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6 Aralık 2013 Cuma

FLUORIDE IN DRINKING WATER IN OXFORD COUNTY





Health Information Advisory
Environmental Health Update for Residents, Health Care Professionals & Community Partners
January 25, 2013
FLUORIDE IN DRINKING WATER IN OXFORD COUNTY
This Health Information Advisory is to advise residents, health care professionals and other users of the municipal drinking water system that fluoride levels in the following communities in Oxford County have tested above the Maximum Acceptable Concentration (MAC) of 1.5 mg/L


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Fluoride range at which water is still acceptable to drink**
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Community
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Fluoride levels*
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Brownsville
1.74 to 1.77 mg/L
1.5 mg/L
1.5 – 2.4 mg/L
Ingersoll
1.0 to 1.98 mg/L
Lakeside
1.55 to 1.56 mg/L
Springford
1.66 mg/L


* The County of Oxford is required to test for fluoride samples in municipal drinking water every five years.
**If children 6 years of age or younger are in the household, it is recommended other sources of fluoride are reduced, e.g., by using non-fluoride toothpaste, using bottled water for baby formula (after it has been boiled and cooled). See page 2 for more information.
Understanding fluoride levels
The County of Oxford does not add fluoride to drinking water. Fluoride is naturally present at varying levels in the water in Oxford County.
Water supplies that contain naturally occurring fluoride between 1.5 and 2.4mg/L are considered acceptable to drink by the Ontario Ministry of the Environment. The bacteriological safety of municipal drinking water is not affected by fluoride levels, meaning that the water is safe to drink.
When fluoride levels are in the 1.5 - 2.4 mg/L range, the Ontario Ministry of Health and Long Term Care recommends heightened public awareness to educate people on how to control too much exposure from other sources of fluoride, such as food and toothpaste. This is to protect against dental fluorosis in young children.
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Health consideration: Dental fluorosis in young children
Fluorosis is a dental condition caused by exposure to fluoride while teeth are forming in the gums (usually ages 0-6 years). Fluorosis can cause small white flecks on teeth or larger white areas or, at higher fluoride levels, pitting or brown areas. Fluorosis is a cosmetic condition, not a health condition.
Drinking water below the maximum acceptable concentration of 1.5mg/L will protect against moderate dental fluorosis in children while helping to protect against cavities. However, it is difficult to predict if fluorosis will occur and what it will look like. The following recommendations are intended to minimize the effects of fluoride in the water system if fluoride levels are above 1.5mg/L:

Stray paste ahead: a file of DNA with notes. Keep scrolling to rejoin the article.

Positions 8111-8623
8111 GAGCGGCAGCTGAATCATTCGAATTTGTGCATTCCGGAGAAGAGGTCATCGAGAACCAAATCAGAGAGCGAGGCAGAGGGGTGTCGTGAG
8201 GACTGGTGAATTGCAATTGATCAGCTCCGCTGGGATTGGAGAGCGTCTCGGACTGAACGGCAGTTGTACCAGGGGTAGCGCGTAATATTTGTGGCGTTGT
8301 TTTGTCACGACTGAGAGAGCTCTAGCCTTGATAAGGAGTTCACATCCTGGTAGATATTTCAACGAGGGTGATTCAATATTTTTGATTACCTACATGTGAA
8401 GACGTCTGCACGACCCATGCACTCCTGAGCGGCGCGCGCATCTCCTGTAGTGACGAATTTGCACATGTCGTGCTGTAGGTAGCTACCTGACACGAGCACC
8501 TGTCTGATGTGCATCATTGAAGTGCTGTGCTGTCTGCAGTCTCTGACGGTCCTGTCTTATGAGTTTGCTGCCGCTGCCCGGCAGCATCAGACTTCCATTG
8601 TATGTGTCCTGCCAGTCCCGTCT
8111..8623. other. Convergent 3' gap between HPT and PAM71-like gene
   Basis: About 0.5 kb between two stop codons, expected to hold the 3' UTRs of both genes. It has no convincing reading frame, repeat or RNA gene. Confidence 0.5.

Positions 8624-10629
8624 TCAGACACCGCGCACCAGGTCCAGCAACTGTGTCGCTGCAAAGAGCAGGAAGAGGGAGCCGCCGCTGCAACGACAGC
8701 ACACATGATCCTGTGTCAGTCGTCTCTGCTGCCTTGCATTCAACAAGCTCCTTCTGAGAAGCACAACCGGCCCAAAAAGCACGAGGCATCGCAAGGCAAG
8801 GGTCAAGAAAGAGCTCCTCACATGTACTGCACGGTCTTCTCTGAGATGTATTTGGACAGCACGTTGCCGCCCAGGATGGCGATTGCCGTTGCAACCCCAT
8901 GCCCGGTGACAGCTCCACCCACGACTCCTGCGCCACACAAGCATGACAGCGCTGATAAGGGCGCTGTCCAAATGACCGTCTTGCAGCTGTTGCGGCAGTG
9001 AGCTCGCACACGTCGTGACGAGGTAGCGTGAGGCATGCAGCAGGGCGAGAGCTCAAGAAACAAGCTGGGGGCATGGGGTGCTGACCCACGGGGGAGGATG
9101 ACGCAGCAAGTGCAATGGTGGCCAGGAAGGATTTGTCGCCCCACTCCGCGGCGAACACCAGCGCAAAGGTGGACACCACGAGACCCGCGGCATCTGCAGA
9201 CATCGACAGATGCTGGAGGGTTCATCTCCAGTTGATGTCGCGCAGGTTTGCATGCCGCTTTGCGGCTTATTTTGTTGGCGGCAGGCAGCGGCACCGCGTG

1. Water treatment. Use a home treatment system to remove or reduce the fluoride content if there are young children in the home. Only reverse osmosis and distillation processes remove fluoride. Charcoal filters do not remove fluoride.
  2. Use other sources of water. If it is not possible to use a home treatment system, consider using water from another source with a lower fluoride level (e.g., non-fluoridated, bottled water) for drinking, cooking, mixing juices or making baby formula, especially when there are young children in the home. Bottled water, like tap water, must be sterilized when it is used to make baby formula.
  3. Non-fluoride toothpaste. Consider using non-fluoride toothpaste for children up to and including 6 years of age, or no toothpaste for children up to 3 years of age, especially for children who may swallow toothpaste. Parents should only use a small amount of toothpaste (pea-size or a smear) regardless of fluoride levels in the water, and should always supervise the amount of toothpaste being used.
  4. Don’t use fluoride supplements. Fluoride supplements should not be used in areas with naturally occurring fluoride.
  5. Consult with your dentist. A fluoride treatment at the dentist is not likely to contribute to fluorosis; however, parents should discuss the use of any dental products with their 
    dentist.

Fluoride levels in non-municipal drinking water (private wells)
Some private wells in Oxford County may also contain naturally-occurring fluoride levels above the recommended level of 1.5 mg/L. Public Health recommends regular testing of well water: three times a year for bacteria and once a year for fluoride and nitrates. Visit www.oxfordcounty.ca/health to learn more.
More information
If you have questions about fluoride in your drinking water, please consult your health care professional, or call Public Health & Emergency Services at 519-539-9800, ext. 3410, toll-free 1-800-755-0394. More information is available online at www.oxfordcounty.ca/fluoride


Issued by:
Dr. Douglas A. Neal
Acting Medical Officer of Health Oxford County Public Health
Dr. Wayne McKay
Dental Consultant
Oxford County Public Health 

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